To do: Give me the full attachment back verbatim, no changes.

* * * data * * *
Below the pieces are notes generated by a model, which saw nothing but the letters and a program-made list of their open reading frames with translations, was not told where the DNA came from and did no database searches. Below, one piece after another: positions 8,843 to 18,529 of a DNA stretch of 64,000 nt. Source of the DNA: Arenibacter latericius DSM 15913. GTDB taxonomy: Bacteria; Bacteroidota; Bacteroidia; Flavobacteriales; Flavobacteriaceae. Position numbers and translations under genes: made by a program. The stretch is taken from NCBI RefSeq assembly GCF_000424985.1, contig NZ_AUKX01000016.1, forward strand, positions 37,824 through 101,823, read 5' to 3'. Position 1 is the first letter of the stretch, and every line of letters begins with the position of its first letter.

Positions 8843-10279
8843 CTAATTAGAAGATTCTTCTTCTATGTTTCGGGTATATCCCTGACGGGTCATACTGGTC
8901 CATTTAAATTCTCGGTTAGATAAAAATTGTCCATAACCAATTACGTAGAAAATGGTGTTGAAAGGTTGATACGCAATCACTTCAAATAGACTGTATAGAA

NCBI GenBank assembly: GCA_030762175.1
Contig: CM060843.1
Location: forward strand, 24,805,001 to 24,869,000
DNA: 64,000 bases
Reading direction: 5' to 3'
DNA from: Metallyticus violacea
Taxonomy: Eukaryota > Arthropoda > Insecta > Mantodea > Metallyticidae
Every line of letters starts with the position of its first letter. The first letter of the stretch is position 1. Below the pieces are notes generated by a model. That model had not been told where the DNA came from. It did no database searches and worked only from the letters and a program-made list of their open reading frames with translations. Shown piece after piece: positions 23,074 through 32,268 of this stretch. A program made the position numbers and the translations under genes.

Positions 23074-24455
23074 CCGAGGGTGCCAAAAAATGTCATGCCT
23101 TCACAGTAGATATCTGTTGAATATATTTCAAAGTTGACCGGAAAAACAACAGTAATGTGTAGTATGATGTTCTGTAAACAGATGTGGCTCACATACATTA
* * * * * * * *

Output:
Below the pieces are notes generated by a model, which saw nothing but the letters and a program-made list of their open reading frames with translations, was not told where the DNA came from and did no database searches. Below, one piece after another: positions 8,843 to 18,529 of a DNA stretch of 64,000 nt. Source of the DNA: Arenibacter latericius DSM 15913. GTDB taxonomy: Bacteria; Bacteroidota; Bacteroidia; Flavobacteriales; Flavobacteriaceae. Position numbers and translations under genes: made by a program. The stretch is taken from NCBI RefSeq assembly GCF_000424985.1, contig NZ_AUKX01000016.1, forward strand, positions 37,824 through 101,823, read 5' to 3'. Position 1 is the first letter of the stretch, and every line of letters begins with the position of its first letter.

Positions 8843-10279
8843 CTAATTAGAAGATTCTTCTTCTATGTTTCGGGTATATCCCTGACGGGTCATACTGGTC
8901 CATTTAAATTCTCGGTTAGATAAAAATTGTCCATAACCAATTACGTAGAAAATGGTGTTGAAAGGTTGATACGCAATCACTTCAAATAGACTGTATAGAA

NCBI GenBank assembly: GCA_030762175.1
Contig: CM060843.1
Location: forward strand, 24,805,001 to 24,869,000
DNA: 64,000 bases
Reading direction: 5' to 3'
DNA from: Metallyticus violacea
Taxonomy: Eukaryota > Arthropoda > Insecta > Mantodea > Metallyticidae
Every line of letters starts with the position of its first letter. The first letter of the stretch is position 1. Below the pieces are notes generated by a model. That model had not been told where the DNA came from. It did no database searches and worked only from the letters and a program-made list of their open reading frames with translations. Shown piece after piece: positions 23,074 through 32,268 of this stretch. A program made the position numbers and the translations under genes.

Positions 23074-24455
23074 CCGAGGGTGCCAAAAAATGTCATGCCT
23101 TCACAGTAGATATCTGTTGAATATATTTCAAAGTTGACCGGAAAAACAACAGTAATGTGTAGTATGATGTTCTGTAAACAGATGTGGCTCACATACATTA